What does a ”great organization” look like?

Jim Collins’ book, Good to Great, has been making the rounds in corporate America and in the social sector…defining the factors that differentiate competant organizations and leaders from exceptional ones. It’s about focus, discipline, people, and the long view, as you might expect.

Good to Great and the Social SectorsOf particular relevance to nonprofit managers, however, is the available monograph addendum to the book, focusing on the social sector (excerpts are available here, and TCG’s Ben Cameron muses on some of the ideas here). It’s a compelling read (and a quick one, at 35 pages long). Collins captures many of the core challenges of the sector and its structure, and offers specific steps for any leader or organization to move forward despite those challenges.

Within the text, he describes what ”greatness” looks like for a social sector organization. And he uses language that I love. In his view, a great organization:

Delivers Superior Performance
In business, performance is defined by financial returns and achievement of corporate purpose. In the social sectors, performance is defined by results and efficiency in delivering on the social mission.

Makes a Distinctive Impact
The organization makes such a unique contribution to the communities it touches and does its work with such unadulterated excellence that if it were to disappear, it would leave a hole that could not be easily filled by any other institution on the planet.

Achieves Lasting Endurance
The organization can deliver exceptional results over a long period of time, beyond any single leader, great idea, market cycle, or well-funded program. When hit with setbacks, it bounces back even stronger than before.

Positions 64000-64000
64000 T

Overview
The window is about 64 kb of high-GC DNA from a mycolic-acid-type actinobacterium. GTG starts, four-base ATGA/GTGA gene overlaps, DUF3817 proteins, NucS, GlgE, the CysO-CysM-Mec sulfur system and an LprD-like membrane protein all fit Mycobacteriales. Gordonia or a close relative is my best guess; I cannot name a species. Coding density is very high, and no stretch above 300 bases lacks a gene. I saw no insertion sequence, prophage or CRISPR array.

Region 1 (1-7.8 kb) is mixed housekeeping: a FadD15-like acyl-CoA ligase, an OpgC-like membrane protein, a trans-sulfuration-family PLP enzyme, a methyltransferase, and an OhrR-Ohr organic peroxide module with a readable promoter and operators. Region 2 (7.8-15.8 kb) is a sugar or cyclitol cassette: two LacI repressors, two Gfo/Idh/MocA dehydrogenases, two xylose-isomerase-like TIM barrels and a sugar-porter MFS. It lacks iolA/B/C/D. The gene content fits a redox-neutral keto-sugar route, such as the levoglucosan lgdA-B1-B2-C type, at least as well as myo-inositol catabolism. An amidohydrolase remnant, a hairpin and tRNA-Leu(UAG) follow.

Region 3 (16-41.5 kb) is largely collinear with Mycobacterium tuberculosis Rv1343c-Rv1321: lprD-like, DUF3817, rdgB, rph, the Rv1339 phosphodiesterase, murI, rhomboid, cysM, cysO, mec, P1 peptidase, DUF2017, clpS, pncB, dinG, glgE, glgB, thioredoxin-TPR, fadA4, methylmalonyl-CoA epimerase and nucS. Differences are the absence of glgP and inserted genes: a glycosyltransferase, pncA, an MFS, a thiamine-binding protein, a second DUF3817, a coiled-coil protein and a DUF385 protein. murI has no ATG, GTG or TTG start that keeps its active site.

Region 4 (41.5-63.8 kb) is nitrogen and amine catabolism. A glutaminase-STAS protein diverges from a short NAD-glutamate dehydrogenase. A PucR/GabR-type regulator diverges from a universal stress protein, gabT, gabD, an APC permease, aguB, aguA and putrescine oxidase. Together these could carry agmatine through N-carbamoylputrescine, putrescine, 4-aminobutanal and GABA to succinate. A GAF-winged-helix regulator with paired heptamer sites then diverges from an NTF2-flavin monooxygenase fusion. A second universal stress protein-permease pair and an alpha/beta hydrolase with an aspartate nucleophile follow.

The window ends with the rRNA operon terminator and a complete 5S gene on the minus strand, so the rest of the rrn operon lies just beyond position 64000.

Aspirational, I’ll admit…even a bit sappy. But compared to the dry and distant language in most mission statements, it’s downright poetic.

NOTE: You don’t need to read Good to Great to benefit from the monograph. But you’ll likely want to refer to the larger book for depth and detail on the key principals. So, spend the $8 on the monograph and then decide whether or not to buy the book.


  1. tom reel says

    Is there a discount for large orders?
    The Virginia Symphony is an organization with a huge debt AND an Executive Director (Carla Johnson) who is implementing meaningful changes so that the community recognizes the intellectual and spiritual capital a resident professional orchestra brings. She owns the book and lends it to key people in leadership positions. (I have it at the moment). Among our greatest challenges here is changing inertia to momentum, opening minds and creating a positive & rewarding work environment. KNOWLEDGE is the key and change is painfully slow, although we are beginning a trend toward better health (on the bottom line and in our quality and in our collective psyche).
    We have applied many important principles already (for example a carefully constructed Strategic Plan with input from Musicians, Staff and Board that is useful as a guide in decision making at all levels).
    We could probably use a large batch of Monographs. As a musician in the orchestra, I cannot personally write a check for monographs for our Orchestra (70+), Staff (25+) and Board (30+) but depending on the cost (discount?) we may be able to marshall forces to collect enough money to help ourselves with such a purchase.
    We should consider copies to be shared by all and required reading for those in leadership positions.
    Can you help?

  2. says

    Please make a short visit our web site @ Road2Great.com – we may be of some help. Our mission is to assist those who are working to understand and implement Collin’s ideas from Good to Great. We just launched our site, but have been working to make improvements to organizations since I defined a new “constituency” model in 1968 at the University of Missouri-Kansas City.
    Today we are a small team of 4 who are totally dedicated to helping organizations improve their performance. We have completed engagements with community service organizations like the KC Philharmonic, KCMO Public School District, KCMO Museum of Natural History and Science and many other non-profits in the area. Not certain what we might be able to do for your group, but we are willing to communicate and discuss the potentials. Most of all – we may be able to serve as a link to others who are able to help.
    Merlin Spencer, President, Sustained Advantage, Inc., author of Road2Great, and creator of Lanuage of Value, a system designed to move organizations from current levels to +2 levels higher in performance, leading to Great.